Sam Jacobs claimed a record 74 hit outs but Melbourne still controlled the clearances with 49-38. The Demons had more inside-50s, more tackles and were able to limit the impact of Adelaide playmaker Rory Sloane.
An example of Melbourne’s commitment was shown in the third quarter when Jayden Hunt’s attack on Sam Jacobs was so enthusiastic that he tried to forcibly penetrate Jacobs’ shoulder with his own head, knocking himself out in the process.
In an example of the umpires’ commitment, the game finished with only two field umpires after Craig Fleer was concussed by a sneaky Bernie Vince headbutt while Rowan Hundertmark couldn’t see out the last quarter because of cramp.
In an example of my commitment as an Adelaide supporter, I may have sneakily watched the end of the Essendon-Geelong match when the opportunity presented itself.
Bernie Vince was given a nice reception after the match having played his 200th game, a type of game that completely negated Sloane’s impact. Each clap from the Adelaide supporters was dripping with the desire for the former Crows club champion to return, but unfortunately Adelaide has reached its blonde midfielder cap.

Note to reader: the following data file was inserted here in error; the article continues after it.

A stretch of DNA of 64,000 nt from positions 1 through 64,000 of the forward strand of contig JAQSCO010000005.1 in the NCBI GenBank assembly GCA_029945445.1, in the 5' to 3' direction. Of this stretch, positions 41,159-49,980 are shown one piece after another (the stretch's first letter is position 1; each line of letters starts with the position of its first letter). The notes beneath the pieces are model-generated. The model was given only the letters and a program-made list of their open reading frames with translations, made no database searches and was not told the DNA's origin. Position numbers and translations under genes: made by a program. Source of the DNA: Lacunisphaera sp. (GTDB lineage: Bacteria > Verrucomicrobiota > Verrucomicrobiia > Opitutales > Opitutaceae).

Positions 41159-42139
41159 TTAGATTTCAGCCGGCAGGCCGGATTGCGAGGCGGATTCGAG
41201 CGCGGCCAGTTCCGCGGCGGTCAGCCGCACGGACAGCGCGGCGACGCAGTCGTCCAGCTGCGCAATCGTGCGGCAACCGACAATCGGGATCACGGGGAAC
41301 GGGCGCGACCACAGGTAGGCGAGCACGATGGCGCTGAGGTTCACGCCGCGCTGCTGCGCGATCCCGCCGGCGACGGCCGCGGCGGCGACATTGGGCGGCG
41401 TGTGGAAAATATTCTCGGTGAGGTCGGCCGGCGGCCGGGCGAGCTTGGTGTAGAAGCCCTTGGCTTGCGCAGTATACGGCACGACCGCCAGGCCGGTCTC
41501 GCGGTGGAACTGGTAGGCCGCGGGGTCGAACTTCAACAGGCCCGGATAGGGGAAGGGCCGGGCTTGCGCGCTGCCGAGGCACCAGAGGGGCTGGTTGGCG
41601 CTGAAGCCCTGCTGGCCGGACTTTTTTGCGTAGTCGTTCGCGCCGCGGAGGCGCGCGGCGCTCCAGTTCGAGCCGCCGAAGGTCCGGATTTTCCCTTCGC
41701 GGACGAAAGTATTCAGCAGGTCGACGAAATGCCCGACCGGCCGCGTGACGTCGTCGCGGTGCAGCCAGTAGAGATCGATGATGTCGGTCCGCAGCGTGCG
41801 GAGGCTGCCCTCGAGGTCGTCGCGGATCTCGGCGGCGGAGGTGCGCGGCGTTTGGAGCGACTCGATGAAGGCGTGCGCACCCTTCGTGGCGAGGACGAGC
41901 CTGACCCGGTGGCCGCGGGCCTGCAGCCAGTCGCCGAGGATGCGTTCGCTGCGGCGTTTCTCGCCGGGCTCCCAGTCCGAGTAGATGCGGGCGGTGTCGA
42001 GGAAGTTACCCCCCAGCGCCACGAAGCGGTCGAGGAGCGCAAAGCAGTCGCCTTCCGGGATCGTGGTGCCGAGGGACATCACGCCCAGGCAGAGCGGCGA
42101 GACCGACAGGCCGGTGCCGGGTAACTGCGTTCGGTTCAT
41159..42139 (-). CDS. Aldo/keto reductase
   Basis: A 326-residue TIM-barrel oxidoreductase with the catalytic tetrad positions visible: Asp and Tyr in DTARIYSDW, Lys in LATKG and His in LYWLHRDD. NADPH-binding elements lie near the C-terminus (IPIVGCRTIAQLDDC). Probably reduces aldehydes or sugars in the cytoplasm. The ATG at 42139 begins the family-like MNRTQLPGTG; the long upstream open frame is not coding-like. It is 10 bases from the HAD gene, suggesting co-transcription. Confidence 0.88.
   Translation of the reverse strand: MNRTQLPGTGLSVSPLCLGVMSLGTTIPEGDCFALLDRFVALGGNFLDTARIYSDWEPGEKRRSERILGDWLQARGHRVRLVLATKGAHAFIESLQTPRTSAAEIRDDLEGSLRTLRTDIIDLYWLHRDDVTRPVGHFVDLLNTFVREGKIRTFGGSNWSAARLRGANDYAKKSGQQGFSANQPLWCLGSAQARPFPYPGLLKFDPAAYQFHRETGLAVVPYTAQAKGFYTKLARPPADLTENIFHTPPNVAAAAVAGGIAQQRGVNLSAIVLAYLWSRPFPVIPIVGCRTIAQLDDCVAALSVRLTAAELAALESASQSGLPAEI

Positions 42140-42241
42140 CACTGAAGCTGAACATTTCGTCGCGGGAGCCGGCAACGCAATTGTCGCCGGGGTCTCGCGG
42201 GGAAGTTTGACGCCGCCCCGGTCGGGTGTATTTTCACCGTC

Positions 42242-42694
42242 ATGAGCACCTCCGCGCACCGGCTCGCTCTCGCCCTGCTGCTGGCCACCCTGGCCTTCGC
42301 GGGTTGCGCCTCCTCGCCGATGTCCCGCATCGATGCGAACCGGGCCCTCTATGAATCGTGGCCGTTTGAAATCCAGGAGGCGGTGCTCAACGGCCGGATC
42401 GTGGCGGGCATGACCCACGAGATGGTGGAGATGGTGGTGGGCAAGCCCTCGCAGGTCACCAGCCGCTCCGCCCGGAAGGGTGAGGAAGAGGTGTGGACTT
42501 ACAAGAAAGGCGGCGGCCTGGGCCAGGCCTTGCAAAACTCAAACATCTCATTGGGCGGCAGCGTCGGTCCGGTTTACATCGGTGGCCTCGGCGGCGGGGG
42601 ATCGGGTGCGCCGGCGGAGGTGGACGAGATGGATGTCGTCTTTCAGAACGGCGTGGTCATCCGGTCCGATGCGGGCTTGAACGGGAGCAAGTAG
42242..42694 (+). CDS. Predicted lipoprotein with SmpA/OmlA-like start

"I just thought the boys tonight were terrific,” said Melbourne coach Simon Goodwin, and promised to take them all out for McDonalds after.
FREMANTLE (10.12.72) DEFEATED RICHMOND (10.10.70) BY 2 POINTS
David Mundy has kicked a goal after the siren to defeat Richmond after Richmond hit the lead with 23 seconds remaining. That was the most Richmond sentence that could ever be typed.
After coming into the final quarter with a 30 point lead, Fremantle went goalless for the entire regulation 20 minutes of play before Mundy, who had missed in a similar scenario against Geelong in 2014, kicked true from 30m out. While Mundy’s miss against Geelong was truly after the siren, he had kicked a final minute winner against Richmond in 2015 which left Richmond fans wondering how he was able to take an uncontested mark this time around.